See *Elves and Beards* and *Do the Stewards of Gondor have Elvish blood?*.
    -------------------------
All dwarves were bearded. From "The Later Quenta Silmarillion" in HOME XI:
§5 [...] For the Naugrim have beards from the beginning of their lives, male and female alike; nor indeed can their womenkind be discerned by those of other race, be it in feature or in gait or in voice, nor in any wise save this: that they go not to war, and seldom save at direst need issue from their deep bowers and halls. It is said, also, that their womenkind are few, and that save their kings and chieftains few Dwarves ever wed; wherefore their race multiplied slowly and now is dwindling.

So as well as the Dwarven women having beards, so too would dwarven children and babies :wink: .

See *Dwarf Women have Beards*

*Female Dwarves - Did they have beards?*.
    -------------------------
The Hobbit tells us that at least Bilbo could not be mistaken for a dwarf as he did not have a beard.

The Prologue to The Lord of the Rings tells us:
The Hobbits of that quarter, the Eastfarthing, were rather large and heavy-legged, and they wore dwarf-boots in muddy weather. But they were well known to be Stoors in a large part of their blood, as indeed was shown by the down that many grew on their chins. No Harfoot or Fallohide had any trace of a beard.

So only one of the three Hobbit kindreds grew any form of facial hair- and the description of Stoor's chin hair as 'down' suggests that NO hobbits ever had proper beards that required them to shave. (*Hobbits/Beards*).
Last edited by -Rómestámo- on Thu Jul 29, 2004 3:54 am, edited 1 time in total.
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Postby Hobbit_Guy » Tue Apr 20, 2004 12:35 pm

Do you think it was likely that Sméagol and Déagol, being of "a clever-handed and quiet-footed little people... of hobbit-kind; akin to the fathers of the fathers of the Stoors, for they loved the River, and often swam in it, or made little boats of reeds" had 'down' on their chins?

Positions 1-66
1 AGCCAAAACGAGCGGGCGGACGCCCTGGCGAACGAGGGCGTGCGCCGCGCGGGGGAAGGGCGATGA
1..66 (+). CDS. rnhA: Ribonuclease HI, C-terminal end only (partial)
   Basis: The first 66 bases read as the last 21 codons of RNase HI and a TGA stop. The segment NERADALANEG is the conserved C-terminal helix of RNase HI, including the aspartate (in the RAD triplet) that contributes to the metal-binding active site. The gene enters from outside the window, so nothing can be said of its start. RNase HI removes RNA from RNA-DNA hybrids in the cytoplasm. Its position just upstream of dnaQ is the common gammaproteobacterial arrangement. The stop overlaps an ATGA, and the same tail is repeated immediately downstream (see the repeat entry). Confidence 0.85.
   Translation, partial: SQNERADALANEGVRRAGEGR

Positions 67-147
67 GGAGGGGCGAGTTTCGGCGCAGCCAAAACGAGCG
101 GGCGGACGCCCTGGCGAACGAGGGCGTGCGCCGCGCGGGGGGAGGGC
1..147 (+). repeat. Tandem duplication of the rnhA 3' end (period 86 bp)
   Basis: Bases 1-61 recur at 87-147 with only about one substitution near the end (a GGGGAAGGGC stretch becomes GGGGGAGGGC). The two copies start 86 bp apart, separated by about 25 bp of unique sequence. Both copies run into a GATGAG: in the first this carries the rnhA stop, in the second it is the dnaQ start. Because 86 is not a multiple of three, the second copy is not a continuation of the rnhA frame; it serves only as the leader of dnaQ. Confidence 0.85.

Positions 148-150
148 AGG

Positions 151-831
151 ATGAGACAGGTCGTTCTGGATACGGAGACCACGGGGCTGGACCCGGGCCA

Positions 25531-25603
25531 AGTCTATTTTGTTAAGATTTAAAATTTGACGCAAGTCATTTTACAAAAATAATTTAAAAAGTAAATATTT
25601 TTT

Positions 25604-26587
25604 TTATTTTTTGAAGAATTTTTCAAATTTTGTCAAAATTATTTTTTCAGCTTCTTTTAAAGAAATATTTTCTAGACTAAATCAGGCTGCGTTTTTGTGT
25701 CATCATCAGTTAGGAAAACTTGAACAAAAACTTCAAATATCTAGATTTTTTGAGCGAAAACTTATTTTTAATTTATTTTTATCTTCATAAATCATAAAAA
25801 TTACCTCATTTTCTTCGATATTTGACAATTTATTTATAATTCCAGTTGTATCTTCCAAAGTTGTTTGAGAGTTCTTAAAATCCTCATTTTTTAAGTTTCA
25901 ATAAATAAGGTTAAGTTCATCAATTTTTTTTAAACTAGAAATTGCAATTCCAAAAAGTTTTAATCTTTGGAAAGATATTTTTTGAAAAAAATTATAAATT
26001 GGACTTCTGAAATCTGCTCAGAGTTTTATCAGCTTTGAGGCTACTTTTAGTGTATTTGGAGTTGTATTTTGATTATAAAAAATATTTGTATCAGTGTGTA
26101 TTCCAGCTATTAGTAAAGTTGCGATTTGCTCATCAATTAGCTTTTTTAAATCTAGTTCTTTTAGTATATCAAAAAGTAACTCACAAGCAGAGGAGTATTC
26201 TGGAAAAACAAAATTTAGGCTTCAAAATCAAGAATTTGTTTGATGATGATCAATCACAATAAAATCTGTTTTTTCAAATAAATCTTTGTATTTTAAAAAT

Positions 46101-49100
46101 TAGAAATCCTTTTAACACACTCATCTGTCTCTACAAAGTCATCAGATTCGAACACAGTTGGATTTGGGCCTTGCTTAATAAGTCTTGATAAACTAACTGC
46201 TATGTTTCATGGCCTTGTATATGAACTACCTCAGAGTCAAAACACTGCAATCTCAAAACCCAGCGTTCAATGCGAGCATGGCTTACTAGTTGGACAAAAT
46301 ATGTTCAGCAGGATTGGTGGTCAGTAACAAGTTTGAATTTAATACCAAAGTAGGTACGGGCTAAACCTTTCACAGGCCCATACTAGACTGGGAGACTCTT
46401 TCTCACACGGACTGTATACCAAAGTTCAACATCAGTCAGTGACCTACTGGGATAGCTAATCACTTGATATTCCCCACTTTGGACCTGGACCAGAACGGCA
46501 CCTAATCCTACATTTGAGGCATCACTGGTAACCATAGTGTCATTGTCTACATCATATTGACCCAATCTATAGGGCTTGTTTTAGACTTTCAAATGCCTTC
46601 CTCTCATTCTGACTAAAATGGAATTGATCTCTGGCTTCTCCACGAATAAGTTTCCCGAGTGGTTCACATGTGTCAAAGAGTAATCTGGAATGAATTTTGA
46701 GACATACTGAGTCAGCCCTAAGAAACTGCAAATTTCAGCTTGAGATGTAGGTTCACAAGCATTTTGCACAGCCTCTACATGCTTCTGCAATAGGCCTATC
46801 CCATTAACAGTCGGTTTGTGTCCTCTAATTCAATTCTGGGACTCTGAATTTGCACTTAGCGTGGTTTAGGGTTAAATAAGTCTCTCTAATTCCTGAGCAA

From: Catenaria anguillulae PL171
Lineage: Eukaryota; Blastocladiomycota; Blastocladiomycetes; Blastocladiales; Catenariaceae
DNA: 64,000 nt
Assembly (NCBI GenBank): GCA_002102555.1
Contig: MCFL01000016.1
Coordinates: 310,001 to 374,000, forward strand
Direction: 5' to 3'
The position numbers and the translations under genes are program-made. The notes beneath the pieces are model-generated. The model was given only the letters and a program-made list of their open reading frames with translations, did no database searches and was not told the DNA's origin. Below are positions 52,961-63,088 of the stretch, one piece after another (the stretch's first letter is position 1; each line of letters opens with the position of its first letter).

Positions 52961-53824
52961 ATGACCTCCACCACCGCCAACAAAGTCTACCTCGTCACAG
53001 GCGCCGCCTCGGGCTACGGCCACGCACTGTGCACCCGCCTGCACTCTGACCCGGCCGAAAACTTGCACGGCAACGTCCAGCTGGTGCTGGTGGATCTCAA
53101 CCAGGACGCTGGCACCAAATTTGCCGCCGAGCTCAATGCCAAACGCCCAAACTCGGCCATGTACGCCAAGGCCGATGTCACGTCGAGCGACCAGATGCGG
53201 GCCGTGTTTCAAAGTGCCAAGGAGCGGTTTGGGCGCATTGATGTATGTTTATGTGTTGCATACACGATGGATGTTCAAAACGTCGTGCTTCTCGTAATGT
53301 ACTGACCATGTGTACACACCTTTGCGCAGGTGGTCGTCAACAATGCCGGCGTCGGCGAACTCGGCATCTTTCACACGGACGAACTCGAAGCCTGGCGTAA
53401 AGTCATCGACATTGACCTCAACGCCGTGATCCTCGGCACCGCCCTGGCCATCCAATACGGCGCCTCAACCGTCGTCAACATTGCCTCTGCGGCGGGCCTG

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Postby MithLuin » Tue Apr 20, 2004 1:11 pm

<BR>They actually could have had full beards, since they weren't just part-Stoor, but full-Stoor (or rather, pre-Stoor....) Though, while Smeagol may have been bearded, Gollum was probably not. He had only scant straggling hair left on the top of his head, and is never described as having any other hair on his body. Of course, we assume people have eyelashes and eyebrows, even if not mentioned, but I would think facial hair on Gollum would have been mentioned.
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Postby -Rómestámo- » Tue Apr 20, 2004 1:30 pm

<strong>MithLuin</strong> :<em>They actually could have had full beards</em> [...]<BR><BR>I'm afraid I have to disagree. While chin 'down' is possible on both Sméagol and Déagol, we have no evidence for ANY hobbit or proto-hobbit of any 'strain' or sub-type ever having a <full beard>. The quotation from the <em>Prologue</em> only suggests that full Stoors may have <em>a trace of a beard</em>, which does not mean 'full beard' to me. Thus I would hesitate to ascribe 'full beards' to any variety of hobbit-kind.
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Postby MithLuin » Tue Apr 20, 2004 2:39 pm

<BR>Oh, I guess I should mark wild conjectures as such <img src="http://www.tolkienonline.com/mb/i/expressions/face-icon-small-wink.gif"border=0>. You are right - there is no evidence that Gollum's people did have beards (or anything more than 'down'). I was just speculating that the 'down' seen in the Eastfarthing could be the leftovers of beards, so that Gollum's people could have had full beards, which then dwindled into 'down'. But, like I said, pure conjecture - a bit worse than saying that Eomer has a beard because Theoden does, and it just isn't mentioned.
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Postby Iarwain~Ben-adar » Tue Apr 20, 2004 11:17 pm

I'm surprised no one has quoted <em>The Hobbit</em> which states things rather matter-of-factly,<BR><BR>"They are (or were) a little people, about half our height, and smaller than the bearded Dwarves. Hobbits have no beards."<BR><BR>No one has mentioned it, but Tom Bombadil, whatever he was, also was bearded,<BR><BR>"At any rate he was too large and heavy for a hobbit, if not quite tall enough for one of the Big People...He had a blue coat and a long brown beard..."<BR><BR>Characters in stories are often given beards, particularly grey or white ones, to portray age. A perfect example of this is Théoden. Age is often associated with wisdom, too, thus the old and wise like Gandalf with his long white beard and Fangorn, or Treebeard, with his mossy beard. Bombadil is also very old, yet he also has a youthful vigor which may be why his his beard is brown.<BR><BR>Since Tolkien, to my knowledge, does not mention the facial hair of most of the characters in his stories we can only guess. I could see where one might be inclined to envision Strider with a scruffy beard to accompany the dishevelled appearance described when the hobbits first encounter him at The Prancing Pony. Boromir might be imagined with a short, neatly trimmed beard to distinguishing him as the young heir to the Stewardship of Gondor, where Faramir, the younger brother, might have no beard at all. <BR><BR>These, of course, would be for dramatic purposes. In a movie setting human characters could be given beards for no other reason to further distinguish them from the beardless elves.